soldiership


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sol·dier

 (sōl′jər)
n.
1. One who serves in an army.
2. An enlisted person or a noncommissioned officer.
3. An active, loyal, or militant follower of an organization.
4.
a. A nonreproductive ant or termite that has a large head and powerful jaws.
b. One of a group of honeybees that swarm in defense of a hive.
intr.v. sol·diered, sol·dier·ing, sol·diers
1. To be or serve as a soldier.
2. To make a show of working in order to escape punishment.
Phrasal Verb:
soldier on
To continue to do something, especially when it is difficult or tedious; persevere: "As Russia decayed, these Siberians soldiered on, finding ways to live and enjoy life" (Jeffrey Tayler).

[Middle English soudier, mercenary, from Anglo-Norman soudeour, soldeier and Old French soudoior, soudier, both from Old French sol, soud, sou, from Late Latin solidum, soldum, pay, from solidus, solidus; see solidus.]

sol′dier·ship′ n.

soldiership

(ˈsəʊldʒəʃɪp)
n
(Military) the state of being a soldier
ThesaurusAntonymsRelated WordsSynonymsLegend:
Noun1.soldiership - skills that are required for the life of soldier
acquirement, skill, accomplishment, attainment, acquisition - an ability that has been acquired by training
References in classic literature ?
But there was a spirit in their bosoms which is more essential to soldiership than to wear red coats and march in stately ranks to the sound of regular music.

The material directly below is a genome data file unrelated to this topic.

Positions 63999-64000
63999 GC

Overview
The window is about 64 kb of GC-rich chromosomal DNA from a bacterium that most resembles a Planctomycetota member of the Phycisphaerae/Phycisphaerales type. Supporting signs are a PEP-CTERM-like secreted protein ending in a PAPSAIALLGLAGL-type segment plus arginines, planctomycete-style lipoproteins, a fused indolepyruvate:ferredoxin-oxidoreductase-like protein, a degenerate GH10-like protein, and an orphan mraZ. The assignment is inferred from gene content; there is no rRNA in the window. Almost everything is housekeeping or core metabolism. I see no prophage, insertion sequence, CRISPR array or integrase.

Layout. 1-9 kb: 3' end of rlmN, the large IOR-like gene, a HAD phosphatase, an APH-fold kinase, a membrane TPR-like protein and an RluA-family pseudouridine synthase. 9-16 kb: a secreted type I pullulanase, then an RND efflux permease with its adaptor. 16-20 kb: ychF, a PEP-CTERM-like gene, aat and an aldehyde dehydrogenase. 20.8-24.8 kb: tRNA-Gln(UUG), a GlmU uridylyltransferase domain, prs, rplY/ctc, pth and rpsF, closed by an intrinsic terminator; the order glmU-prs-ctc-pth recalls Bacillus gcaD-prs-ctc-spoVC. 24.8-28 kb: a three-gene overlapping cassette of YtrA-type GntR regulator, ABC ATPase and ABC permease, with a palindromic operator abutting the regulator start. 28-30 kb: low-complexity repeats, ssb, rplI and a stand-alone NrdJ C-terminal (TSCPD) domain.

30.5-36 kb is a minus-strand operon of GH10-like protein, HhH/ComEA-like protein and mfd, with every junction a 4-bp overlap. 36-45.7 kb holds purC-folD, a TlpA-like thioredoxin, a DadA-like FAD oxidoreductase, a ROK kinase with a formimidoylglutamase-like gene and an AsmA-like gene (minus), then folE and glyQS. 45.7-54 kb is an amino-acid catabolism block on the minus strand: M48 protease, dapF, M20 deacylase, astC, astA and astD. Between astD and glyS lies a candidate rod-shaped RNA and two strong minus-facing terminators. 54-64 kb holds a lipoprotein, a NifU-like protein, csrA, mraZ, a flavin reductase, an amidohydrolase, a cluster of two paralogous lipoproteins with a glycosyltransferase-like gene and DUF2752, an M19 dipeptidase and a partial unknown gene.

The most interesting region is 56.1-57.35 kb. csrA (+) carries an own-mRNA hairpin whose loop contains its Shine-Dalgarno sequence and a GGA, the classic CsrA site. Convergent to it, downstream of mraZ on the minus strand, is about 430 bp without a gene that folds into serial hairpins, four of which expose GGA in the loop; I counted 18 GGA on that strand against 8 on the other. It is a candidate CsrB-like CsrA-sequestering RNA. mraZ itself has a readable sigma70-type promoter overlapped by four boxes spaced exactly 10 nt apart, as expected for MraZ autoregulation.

Some of them, indeed, by their services in the Low Countries and on other fields of European warfare, had fairly won their title to assume the name and pomp of soldiership.
Oh, a LOT of people WE never heard of before - the shoemaker and horse-doctor and knife-grinder kind, you know - clodhoppers from goodness knows where that never handled a sword or fired a shot in their lives - but the soldiership was in them, though they never had a chance to show it.
Drawing inspiration from Sahlins' discussions of Hawaiian and Fijian elites as active social agents in their encounters with foreigners, I am now able to formulate the main argument underlying this essay: I reason that during the 1961 British military recruitment campaign, my Fiji Islander interlocutors have shaped the 'structure of the conjuncture' particular to this critical juncture by appropriating cultural categories and discourses of Fijian soldiership and militarism in their encounters with the British recruiters (and colonialism more generally) to pursue their individual ambitions.
Pakistan is lucky in this regard; Armed Forces of Pakistan comprise the best of soldiership, and a growing defence industry which is booming with each passing year.
63) His poor soldiership is exposed when, after claiming that he 'commandeth ingress and egress with his weapon' (580-1), he is easily disarmed by Sacrapant.